“I was tested positive on the 17th and the managers then came to my house and when they came they asked for the contacts. After I’m surprised (sic) they say today I got COVID-19 from the community. So I want to understand whose community, because here at work I’m working with COVID suspects patients (sic) of which some of the patients become positive. And we don’t have even proper PPE’s. We compromise every time for work in the same situation. I’m so surprised. I’m supervising that ward and I know always when we need things they don’t give us,” says Twala.

Another nurse at the casualty department, Puleng Mathoka, says they are terrified.

“They all come with all the symptoms. We have to nurse them. On the 28th of June, we had plus/minus 5 positive cases. And on the 1st of July, some of the staff members which were on duty on the 28 of June started to have symptoms. They all wanted to get tested, but the CEO’s exact words were that ‘the team cannot test all of them at once.’ We want to sabotage his hospital. So, the challenge is that the hospital does not really care about its employees. And the space we are nursing patients is not ventilated yet,” says Mathoka.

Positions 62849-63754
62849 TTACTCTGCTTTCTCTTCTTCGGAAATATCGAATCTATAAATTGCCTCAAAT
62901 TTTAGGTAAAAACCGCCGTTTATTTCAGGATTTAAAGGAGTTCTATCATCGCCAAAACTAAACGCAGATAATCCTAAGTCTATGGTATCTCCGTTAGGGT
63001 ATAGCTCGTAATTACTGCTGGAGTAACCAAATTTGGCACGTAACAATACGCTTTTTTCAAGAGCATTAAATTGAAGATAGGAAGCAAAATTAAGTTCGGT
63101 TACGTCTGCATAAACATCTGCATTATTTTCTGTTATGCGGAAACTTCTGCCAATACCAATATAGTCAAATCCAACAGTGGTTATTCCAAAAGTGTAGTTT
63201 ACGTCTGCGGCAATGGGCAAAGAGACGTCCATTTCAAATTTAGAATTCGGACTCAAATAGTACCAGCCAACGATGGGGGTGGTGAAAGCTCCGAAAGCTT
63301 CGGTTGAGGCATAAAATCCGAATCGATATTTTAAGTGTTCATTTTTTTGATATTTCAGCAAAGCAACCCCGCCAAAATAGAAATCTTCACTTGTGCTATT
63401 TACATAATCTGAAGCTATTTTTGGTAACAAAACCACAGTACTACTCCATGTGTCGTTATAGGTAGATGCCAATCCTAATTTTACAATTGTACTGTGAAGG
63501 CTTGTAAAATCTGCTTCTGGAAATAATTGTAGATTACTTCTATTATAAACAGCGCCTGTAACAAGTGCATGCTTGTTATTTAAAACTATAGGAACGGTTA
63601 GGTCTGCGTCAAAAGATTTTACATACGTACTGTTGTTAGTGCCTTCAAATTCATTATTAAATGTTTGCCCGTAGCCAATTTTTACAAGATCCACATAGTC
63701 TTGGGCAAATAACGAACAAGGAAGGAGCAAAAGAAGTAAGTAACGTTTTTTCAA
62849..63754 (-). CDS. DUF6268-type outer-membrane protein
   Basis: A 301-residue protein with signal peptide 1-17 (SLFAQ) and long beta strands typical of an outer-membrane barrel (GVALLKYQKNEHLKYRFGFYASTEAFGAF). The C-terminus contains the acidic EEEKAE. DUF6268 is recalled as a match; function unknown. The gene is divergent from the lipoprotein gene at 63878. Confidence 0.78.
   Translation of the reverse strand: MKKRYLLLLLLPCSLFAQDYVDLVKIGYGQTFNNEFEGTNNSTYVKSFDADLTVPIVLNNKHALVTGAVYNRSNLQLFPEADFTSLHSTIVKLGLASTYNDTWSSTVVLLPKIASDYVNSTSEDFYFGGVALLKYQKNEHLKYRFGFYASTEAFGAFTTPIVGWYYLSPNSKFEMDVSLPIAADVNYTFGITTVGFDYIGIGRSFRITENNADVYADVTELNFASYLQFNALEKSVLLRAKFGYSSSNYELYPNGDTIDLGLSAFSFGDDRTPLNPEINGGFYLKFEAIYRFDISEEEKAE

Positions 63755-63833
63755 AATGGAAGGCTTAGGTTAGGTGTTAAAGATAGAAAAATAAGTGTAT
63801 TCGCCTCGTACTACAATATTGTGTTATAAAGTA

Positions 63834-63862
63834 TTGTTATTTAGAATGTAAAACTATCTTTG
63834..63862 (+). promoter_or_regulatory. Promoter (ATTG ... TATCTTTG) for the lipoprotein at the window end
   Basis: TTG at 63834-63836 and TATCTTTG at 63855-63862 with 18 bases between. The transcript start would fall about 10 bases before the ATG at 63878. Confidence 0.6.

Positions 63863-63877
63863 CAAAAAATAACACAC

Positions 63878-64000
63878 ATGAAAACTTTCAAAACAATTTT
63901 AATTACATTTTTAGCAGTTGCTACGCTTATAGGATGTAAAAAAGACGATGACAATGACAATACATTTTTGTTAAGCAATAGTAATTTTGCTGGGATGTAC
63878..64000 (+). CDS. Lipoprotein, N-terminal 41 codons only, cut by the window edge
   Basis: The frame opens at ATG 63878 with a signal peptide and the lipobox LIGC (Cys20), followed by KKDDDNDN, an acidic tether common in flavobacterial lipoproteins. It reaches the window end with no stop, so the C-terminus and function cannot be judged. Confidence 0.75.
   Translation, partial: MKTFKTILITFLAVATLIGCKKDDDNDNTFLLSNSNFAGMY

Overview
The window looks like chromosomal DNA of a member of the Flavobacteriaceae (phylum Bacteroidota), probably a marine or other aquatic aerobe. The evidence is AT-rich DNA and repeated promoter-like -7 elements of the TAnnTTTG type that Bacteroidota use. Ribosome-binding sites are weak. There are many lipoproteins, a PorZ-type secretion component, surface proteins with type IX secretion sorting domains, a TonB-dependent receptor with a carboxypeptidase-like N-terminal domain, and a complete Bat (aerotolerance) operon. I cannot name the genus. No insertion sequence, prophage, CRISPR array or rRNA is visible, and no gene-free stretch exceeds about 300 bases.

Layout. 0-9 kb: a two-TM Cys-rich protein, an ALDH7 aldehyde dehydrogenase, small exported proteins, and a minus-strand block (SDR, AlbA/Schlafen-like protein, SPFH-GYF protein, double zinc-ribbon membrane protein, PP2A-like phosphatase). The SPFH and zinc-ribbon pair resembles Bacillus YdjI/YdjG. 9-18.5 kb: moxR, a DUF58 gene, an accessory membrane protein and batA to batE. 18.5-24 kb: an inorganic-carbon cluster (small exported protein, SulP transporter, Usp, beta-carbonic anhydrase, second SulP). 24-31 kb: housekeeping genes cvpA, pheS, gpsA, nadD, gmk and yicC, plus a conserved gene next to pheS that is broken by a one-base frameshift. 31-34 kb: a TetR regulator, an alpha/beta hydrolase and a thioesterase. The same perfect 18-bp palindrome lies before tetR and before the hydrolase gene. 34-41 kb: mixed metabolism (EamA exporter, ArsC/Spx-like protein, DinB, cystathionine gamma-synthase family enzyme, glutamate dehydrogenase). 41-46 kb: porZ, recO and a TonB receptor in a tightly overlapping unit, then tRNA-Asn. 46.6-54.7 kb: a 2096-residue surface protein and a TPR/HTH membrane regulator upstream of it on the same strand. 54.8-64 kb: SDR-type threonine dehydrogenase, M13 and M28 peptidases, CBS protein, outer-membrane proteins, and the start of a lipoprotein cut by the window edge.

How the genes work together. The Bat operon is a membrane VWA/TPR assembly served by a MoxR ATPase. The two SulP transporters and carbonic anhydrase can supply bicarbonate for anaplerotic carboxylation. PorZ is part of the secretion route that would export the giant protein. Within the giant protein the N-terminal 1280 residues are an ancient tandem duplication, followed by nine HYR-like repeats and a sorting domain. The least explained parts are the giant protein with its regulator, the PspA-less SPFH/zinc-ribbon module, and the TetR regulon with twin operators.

Rebecca Adams has worked at the hospital for three decades, 10 years of which as a mortuary attendant. Adams claims she is at risk of contracting the coronavirus as corpses are mixed at the mortuary.

“(The) challenge at the mortuary is that corpses are mixed. COVID-19 corpses are mixed with those without COVID-19 related illnesses. When I get here, I’m not even aware of which one is COVID-19 positive or not. I’m at risk,” says Adams.

Nehawu Regional Secretary, Constable Selebedi, has appealed to hospital management to put in proper structures in place to ensure health and safety for their members.